At this threshold of a new millennium, increasing numbers of people are seeking a more direct connection with the Divine. To aid such a process, Renewing the Covenant provides new paths for entering the treasurehouse of Jewish spirituality and achieving higher consciousness, paths that can deepen the devotions of both nonobservant and traditionally observant Jews. This process of covenant renewal begins with effective kabbalistic techniques of meditation combining mantra with visualization, proceeds through the return to a reconstructed Sinai Sabbath, and arrives at the culminating practice of ritual prayer whose performance can fulfill the kabbalistic purpose of creation. When undertaken in the steps laid out by Dr. Leet, this process can help many to discover forms of spiritual practice precisely tailored for the modern world, as well as a new appreciation for the rich spiritual heritage of Judaism.
A vast bounty of tales recounting mystical experiences among the rabbis can be found in the Talmud, the Zohar, Jewish folktales, and Hasidic lore. Now, in Gabriel's Palace, scholar Howard Schwartz has collected the greatest of these stories, sacred and secular, in a marvelously readable anthology.
Gabriel's Palace offers a treasury of 150 pithy and powerful tales, involving experiences of union with the divine, out-of-body travel, encounters with angels and demons, possession by spirits holy and pernicious, and more. Schwartz provides an informative introduction placing these remarkable tales firmly in the context of centuries of post-biblical Jewish tradition. The bodyof the text present spellbinding tales from the Talmud, Zohar, the Hasidic masters, and an enormous range of other sources. Here are stories of Shimon bar Yohai, reputed to be the author of the Zohar; Isaac Luria, known as the Ari, who was the central figure among the Safed mystics of the 16th century; Israel ben Eliezer, known as Baal Shem Tov, who founded Hasidism; Elimelech of Lizensk, possessor of legendary mystical powers; and Nachman of Bratslav, the great storyteller whose wandering spirit is said to protect his followers to this day. Together, these tales paint a vivid picture of "a world of signs and symbols, where everything that took place had meaning, a world of mythic proportions....A world in which the spirits of the dead were no longer invisible, nor the angels," where the master and his disciples labor to repair the world so that the footsteps of the Messiah might be heard.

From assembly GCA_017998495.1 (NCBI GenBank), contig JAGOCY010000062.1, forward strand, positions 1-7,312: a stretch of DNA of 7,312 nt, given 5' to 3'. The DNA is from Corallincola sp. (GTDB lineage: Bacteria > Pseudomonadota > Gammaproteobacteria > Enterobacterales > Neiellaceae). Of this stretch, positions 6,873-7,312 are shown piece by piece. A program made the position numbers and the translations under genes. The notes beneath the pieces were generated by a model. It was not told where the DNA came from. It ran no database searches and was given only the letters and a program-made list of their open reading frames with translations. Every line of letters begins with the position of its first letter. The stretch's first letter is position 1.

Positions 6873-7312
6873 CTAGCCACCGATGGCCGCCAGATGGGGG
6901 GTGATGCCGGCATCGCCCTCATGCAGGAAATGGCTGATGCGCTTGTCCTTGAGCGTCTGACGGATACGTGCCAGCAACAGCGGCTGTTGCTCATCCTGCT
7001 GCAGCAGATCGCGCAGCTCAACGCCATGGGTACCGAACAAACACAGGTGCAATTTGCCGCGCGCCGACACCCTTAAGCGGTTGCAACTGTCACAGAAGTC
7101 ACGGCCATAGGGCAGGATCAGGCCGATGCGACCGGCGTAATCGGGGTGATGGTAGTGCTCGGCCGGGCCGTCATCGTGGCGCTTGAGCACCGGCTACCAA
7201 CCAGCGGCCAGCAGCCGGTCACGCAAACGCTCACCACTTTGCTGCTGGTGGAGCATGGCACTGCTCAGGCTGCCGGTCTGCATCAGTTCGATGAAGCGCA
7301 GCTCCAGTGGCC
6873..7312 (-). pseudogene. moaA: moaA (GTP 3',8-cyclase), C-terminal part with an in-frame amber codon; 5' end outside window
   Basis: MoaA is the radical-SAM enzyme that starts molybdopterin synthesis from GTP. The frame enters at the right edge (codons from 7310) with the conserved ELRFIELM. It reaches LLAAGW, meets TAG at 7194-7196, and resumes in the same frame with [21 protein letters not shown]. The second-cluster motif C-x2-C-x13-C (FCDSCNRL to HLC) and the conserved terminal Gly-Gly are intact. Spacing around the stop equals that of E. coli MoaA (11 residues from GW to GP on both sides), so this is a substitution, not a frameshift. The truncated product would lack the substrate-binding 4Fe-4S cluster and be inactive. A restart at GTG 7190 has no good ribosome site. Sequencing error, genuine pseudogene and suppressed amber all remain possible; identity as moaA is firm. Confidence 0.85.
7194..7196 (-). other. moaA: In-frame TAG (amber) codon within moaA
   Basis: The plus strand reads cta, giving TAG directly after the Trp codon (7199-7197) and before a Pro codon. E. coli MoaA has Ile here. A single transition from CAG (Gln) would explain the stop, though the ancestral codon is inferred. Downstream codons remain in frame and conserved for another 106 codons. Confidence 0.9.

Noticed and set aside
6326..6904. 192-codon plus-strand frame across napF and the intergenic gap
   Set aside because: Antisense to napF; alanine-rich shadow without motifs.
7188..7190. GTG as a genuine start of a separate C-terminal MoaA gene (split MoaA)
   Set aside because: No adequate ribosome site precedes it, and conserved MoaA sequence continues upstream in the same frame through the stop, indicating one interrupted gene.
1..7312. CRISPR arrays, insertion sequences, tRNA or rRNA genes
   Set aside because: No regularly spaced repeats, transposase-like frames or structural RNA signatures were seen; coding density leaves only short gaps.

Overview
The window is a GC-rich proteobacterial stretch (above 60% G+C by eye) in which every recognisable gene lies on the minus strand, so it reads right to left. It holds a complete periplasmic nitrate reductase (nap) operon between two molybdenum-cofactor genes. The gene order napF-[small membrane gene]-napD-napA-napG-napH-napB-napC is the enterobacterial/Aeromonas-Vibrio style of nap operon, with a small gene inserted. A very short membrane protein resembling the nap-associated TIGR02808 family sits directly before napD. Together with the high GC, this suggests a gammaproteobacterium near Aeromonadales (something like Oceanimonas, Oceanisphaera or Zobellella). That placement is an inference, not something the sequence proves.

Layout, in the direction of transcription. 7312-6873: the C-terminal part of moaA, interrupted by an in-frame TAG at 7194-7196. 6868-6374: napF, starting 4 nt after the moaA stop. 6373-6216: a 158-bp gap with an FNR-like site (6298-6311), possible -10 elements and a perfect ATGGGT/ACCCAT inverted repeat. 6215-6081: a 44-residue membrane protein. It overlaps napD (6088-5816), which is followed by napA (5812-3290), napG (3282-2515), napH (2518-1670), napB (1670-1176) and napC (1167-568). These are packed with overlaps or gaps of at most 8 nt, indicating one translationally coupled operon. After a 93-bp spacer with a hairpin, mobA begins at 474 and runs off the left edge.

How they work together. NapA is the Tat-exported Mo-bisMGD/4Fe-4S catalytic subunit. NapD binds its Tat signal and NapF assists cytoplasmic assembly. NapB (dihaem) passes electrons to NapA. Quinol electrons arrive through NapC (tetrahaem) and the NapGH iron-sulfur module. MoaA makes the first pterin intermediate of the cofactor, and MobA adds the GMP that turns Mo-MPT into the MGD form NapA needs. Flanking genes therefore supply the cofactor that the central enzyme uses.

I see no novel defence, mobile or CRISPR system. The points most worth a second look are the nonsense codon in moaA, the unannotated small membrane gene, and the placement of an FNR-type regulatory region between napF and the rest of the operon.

Drawn from rabbinic, kabbalistic, folk, and Hasidic sources, these collected tales form a rich genre all their own. In Gabriel's Palace, the powerful tradition of Jewish mysticism comes to life in clear, contemporary English.
In the late twentieth century, fundamentalism has emerged as one of the most powerful forces at work in the world, contesting the dominance of modern secular values and threatening peace and harmony around the globe. Yet it remains incomprehensible to a large number of people. In The Battle for God, Karen Armstrong brilliantly and sympathetically shows us how and why fundamentalist groups came into existence and what they yearn to accomplish.
We see the West in the sixteenth century beginning to create an entirely new kind of civilization, which brought in its wake change in every aspect of life -- often painful and violent, even if liberating. Armstrong argues that one of the things that changed most was religion. People could no longer think about or experience the divine in the same way; they had to develop new forms of faith to fit their new circumstances.
Armstrong characterizes fundamentalism as one of these new ways of being religious that have emerged in every major faith tradition. Focusing on Protestant fundamentalism in the United States, Jewish fundamentalism in Israel, and Muslim fundamentalism in Egypt and Iran, she examines the ways in which these movements, while not monolithic, have each sprung from a dread of modernity -- often in response to assault (sometimes unwitting, sometimes intentional) by the mainstream society.
Armstrong sees fundamentalist groups as complex, innovative, and modern -- rather than as throwbacks to the past -- but contends that they have failed in religious terms. Maintaining that fundamentalism often exists in symbiotic relationship with an aggressive modernity, each impelling the other on to greater excess, she suggests compassion as a way to defuse what is now an intensifying conflict.
In a remote mountain village in Portugal, an entire Jewish community avoided persecution by keeping their faith and rituals secret, generation after generation, for over 500 years. In Fragile Branches, James Ross explains that while isolated Jewish communities like this one are part of the tree of Jewish life, they have retained and reshaped rituals and traditions that have been lost elsewhere. These fragile branches of the Jewish culture, cut off from mainstream Judaism, exist on every continent and in nearly every country of the world, from the Amazon rainforest to the hills of northeastern India, to the central highlands of Uganda. As modern Jews struggle to revive or reconstruct their traditions, these communities, six of which Ross visits and introduces to us here, can serve as reminders of the diversity and richness of Jewish life.